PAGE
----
After being thrown from an ATV, Chad Pritts cushioned his son’s fall, preventing major injuries for his five-year-old. Pritts, however, wasn’t so fortunate.
The father of two was left paralyzed from the chest down, unable to do things he used to take for granted: bathing, eating, dressing, and helping, even playing, with his children.
He couldn’t work, and his wife had to care for him full-time. So when they heard about a clinical trial to assess whether some mobility can be restored to people with spinal cord injuries, they hoped he would qualify.
Led by Washington University neurosurgeon Wilson Zachary Ray, MD, the study is assessing whether surgically rerouting nerves can restore hand and arm function in people who have suffered spinal cord injuries in their necks.
Pritts was accepted into the study and can now do things he couldn’t, including taking his medication, lifting a glass of water, writing with a pen, and plugging in a phone charger, basically anything that involves a pinch of his fingers.
“I have not only regained some independence, but also have a better outlook on life as many caregiver duties have been lifted off my wife and family as a result of this procedure,” said Pritts.
During the phase 1 trial, some people had very profound, dramatic improvements and did very well, like Chad Pritts, according to Ray. Others had very minimal functional improvements that didn’t add to their independence.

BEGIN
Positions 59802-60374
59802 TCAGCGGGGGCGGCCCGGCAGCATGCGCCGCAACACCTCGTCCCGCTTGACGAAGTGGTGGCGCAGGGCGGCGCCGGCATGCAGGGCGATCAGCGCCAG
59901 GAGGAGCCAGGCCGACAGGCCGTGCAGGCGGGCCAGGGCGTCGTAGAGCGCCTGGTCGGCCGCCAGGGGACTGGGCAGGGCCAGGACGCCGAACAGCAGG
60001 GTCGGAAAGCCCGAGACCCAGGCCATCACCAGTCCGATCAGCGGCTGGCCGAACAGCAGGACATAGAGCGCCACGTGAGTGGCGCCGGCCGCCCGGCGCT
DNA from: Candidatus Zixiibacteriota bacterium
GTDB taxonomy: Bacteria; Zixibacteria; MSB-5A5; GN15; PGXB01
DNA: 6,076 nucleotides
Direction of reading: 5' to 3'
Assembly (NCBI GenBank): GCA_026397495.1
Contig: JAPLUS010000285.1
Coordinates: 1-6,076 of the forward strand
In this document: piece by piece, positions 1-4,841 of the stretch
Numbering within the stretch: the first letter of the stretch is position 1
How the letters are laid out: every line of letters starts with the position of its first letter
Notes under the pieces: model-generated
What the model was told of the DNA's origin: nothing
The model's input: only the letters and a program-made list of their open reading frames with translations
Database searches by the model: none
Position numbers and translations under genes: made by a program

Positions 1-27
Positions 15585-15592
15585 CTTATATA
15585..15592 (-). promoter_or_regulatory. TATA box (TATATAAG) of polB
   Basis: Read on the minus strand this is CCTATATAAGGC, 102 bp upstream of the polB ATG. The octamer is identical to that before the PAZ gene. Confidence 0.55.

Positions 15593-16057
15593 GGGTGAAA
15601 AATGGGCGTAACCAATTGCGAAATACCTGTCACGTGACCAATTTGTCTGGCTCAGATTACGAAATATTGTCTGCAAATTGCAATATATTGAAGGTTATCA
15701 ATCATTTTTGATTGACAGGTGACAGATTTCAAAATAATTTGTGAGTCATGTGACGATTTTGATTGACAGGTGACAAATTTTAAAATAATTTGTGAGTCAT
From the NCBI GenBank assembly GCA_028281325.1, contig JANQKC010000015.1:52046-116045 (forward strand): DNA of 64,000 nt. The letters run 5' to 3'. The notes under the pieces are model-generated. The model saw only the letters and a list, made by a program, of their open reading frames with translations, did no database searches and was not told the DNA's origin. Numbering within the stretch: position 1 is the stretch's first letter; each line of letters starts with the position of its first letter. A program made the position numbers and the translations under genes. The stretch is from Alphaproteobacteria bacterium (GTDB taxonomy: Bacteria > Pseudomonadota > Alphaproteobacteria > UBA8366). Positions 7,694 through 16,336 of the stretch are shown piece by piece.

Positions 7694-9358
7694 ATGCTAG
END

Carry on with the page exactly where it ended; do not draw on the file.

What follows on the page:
“What we are doing with this phase 2 trial is determining who is most likely to benefit from this procedure,” he says.
While the study is led by Washington University experts, the clinical trial is being conducted at medical centers affiliated with seven universities across North America – Washington University, Stanford University, and the University of Utah, of Michigan, of Calgary, of Pennsylvania, and of Texas – because no single site has enough eligible patients. Funded by a $3.5 million grant from the U.S. Department of Defense, the phase 2 trial has already enrolled 30 people who were paralyzed by a spinal cord injury in the neck within the last three years and have seen no improvement in their function for at least six months.
Each participant undergoes surgery to attach a nerve from above the site of injury to nerves below the site of injury that connect to muscles in the hands and arms. The patients then participate in regular physical therapy for the next two years. Every six months, the researchers measure participants’ ability to extend and turn their arms and grip with their hands.
By analyzing the results of the surgery in a large group of people, the researchers hope to identify the optimal time after injury to perform the procedure, which kinds of injuries are best treated with this approach, and other factors that affect how much hand and arm function people regain.
A multi-disciplinary team is involved in each case. At Washington University, that team includes hand surgeon Martin Boyer, MD, physiatrist and spinal cord injury expert Neringa Juknis, MD and Ray.
Participants are still needed at all seven sites. For more information, please contact Linda Koester at 314-362-7368 or firstname.lastname@example.org. Further details about the study can be found on ClinicalTrials.gov (ID# NCT04023591).